Giatec RCON2 Used to Study Concrete Cracks



We are happy here at Giatec to see the RCON2 being used at Gazi University in Ankara, Turkey in such an interesting research investigation. Read more about Dr. Sahmaran’s work here.



Title: Concrete Cracks Heal Themselves



Dr. Sahmaran tests the performance of healed ECC specimen under mechanical loading.



In the human body, small wounds are easily treated by the body itself, requiring no further care. For bigger wounds to be healed, the body may need outside assistance. Concrete is like a living body, in that it can self-heal its own small wounds (cracks) as an intrinsic characteristic. However, cracks do not heal easily in conventional concrete due to its rather brittle nature, which calls into question the effectiveness of self-healing in conventional concrete materials with no control over crack formation.



Robust self-healing composites called Engineered Cementitious Composites (ECC) are based on an advanced material technology first proposed by Dr. Victor C. Li from University of Michigan, Ann Arbor. Unlike the conventional concrete materials preferred in most field practices, ECC, which has reinforcing microfibers smaller than human hair, is relatively ductile in tension. Ductility is a direct result of strain-hardening response due to the formation of multiple closely spaced microcracks with average widths of less than 100 micrometers. Even under excessive loading conditions, crack widths remain constant.



“Having cracks with widths at micrometer levels allows us to add special attributes such as self-healing to ECC material,” says Mustafa Sahmaran, Professor of Civil Engineering and Director of Advanced Infrastructure Materials Research Laboratory at Gazi University, Ankara, Turkey. “Despite the number of studies on self-healing materials development, recent popularity of the technology escalated very suddenly due to the repetitive repair and/or maintenance needs of deteriorating infrastructures. The process of self-healing in ECC materials is quite straightforward. Cracks heal themselves with the help of two main mechanisms: ongoing hydration reactions of anhydrous cementitious materials resulting in further calcium-silicate-hydrate gels and calcium carbonate precipitation. What is needed for these two reactions to take place is abundantly available for structures located anywhere in the world: water and air. Despite the effectiveness of self-healing in ECCs with micron-size cracks, some critics question the “robustness” of the mechanism. One such robustness criterion is the “repeatability,” or multiple reoccurrence of crack closure. The other criterion is the “pervasiveness,” meaning that the mechanism should take place all over the structural element rather than being restricted to certain areas.”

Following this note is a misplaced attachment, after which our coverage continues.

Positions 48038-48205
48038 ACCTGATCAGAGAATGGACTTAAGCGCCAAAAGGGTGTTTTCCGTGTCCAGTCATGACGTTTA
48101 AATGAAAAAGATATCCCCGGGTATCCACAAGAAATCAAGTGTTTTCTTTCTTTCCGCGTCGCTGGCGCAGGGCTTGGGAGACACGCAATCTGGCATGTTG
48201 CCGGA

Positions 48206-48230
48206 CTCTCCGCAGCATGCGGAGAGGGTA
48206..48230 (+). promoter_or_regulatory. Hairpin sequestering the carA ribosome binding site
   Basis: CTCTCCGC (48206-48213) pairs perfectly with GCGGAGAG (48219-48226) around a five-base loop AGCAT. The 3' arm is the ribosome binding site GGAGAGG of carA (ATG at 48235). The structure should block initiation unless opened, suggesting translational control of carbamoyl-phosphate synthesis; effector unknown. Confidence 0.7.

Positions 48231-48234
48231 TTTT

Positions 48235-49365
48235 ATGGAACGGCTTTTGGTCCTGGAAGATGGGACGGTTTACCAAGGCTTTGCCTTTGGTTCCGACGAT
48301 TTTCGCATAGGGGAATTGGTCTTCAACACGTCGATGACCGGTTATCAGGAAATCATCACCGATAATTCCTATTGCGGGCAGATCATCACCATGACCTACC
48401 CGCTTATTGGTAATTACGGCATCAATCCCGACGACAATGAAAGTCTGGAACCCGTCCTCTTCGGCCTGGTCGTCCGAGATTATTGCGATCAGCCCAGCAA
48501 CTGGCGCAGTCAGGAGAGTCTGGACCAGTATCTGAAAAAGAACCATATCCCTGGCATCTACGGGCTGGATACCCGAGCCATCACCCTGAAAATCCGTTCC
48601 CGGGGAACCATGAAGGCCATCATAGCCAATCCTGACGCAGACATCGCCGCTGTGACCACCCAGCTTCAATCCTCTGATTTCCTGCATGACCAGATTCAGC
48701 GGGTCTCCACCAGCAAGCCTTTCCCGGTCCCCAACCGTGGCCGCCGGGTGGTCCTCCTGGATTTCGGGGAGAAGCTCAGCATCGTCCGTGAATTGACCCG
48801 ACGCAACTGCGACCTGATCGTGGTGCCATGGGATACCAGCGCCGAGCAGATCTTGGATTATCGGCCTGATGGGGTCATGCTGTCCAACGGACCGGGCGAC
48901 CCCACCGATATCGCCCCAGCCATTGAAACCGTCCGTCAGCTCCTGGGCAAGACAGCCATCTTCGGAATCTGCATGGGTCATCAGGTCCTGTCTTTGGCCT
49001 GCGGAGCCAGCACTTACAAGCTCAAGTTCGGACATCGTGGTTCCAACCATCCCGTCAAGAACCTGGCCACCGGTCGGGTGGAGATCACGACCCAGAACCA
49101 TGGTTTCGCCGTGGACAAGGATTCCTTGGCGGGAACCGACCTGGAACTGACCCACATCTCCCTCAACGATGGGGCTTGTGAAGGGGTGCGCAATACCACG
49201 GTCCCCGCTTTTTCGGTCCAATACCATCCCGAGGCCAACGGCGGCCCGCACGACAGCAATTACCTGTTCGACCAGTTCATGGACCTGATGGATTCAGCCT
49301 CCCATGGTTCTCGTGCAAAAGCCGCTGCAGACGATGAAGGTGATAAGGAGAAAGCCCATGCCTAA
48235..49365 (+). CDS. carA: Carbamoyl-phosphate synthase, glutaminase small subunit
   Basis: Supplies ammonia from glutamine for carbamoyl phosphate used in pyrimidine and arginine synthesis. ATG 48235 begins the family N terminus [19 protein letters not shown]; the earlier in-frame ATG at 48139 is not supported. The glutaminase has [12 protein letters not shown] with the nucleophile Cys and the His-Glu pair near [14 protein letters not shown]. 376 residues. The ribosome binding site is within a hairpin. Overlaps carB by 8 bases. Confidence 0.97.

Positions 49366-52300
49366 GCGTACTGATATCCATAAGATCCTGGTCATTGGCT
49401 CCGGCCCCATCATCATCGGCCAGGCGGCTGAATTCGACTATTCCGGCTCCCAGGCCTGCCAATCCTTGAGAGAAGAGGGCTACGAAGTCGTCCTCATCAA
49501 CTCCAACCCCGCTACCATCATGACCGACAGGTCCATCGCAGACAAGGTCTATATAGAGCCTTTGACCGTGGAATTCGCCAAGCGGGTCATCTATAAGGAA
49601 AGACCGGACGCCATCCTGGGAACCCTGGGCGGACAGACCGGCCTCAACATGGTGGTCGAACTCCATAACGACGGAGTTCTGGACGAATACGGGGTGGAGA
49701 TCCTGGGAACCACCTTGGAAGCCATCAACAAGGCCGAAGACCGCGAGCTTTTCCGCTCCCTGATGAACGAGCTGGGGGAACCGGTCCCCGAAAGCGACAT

“We have been able to prove the relatively high robustness of self-healing in ECC,” says Gurkan Yildirim, research assistant and Ph.D. candidate in Civil Engineering at Gazi University. “Even after six repetitive pre-cracking occurrences from the exact same place, each one almost causing specimen failure, ECC material can recover by 85% depending on the test method utilized in the evaluation of self-healing rate. Self-healing rates recorded from different sections of specimens also confirm that results are very close to each other, meaning that the mechanism is rather pervasive. On top of that, ECC material does not sacrifice the intrinsic tight microcracking behavior, so that after the application of pre-cracking from the same place up to nine repetitive times, maximum crack width is restricted to a 190 micrometer level, which also leads to superior durability characteristics, even under harsh environmental conditions.”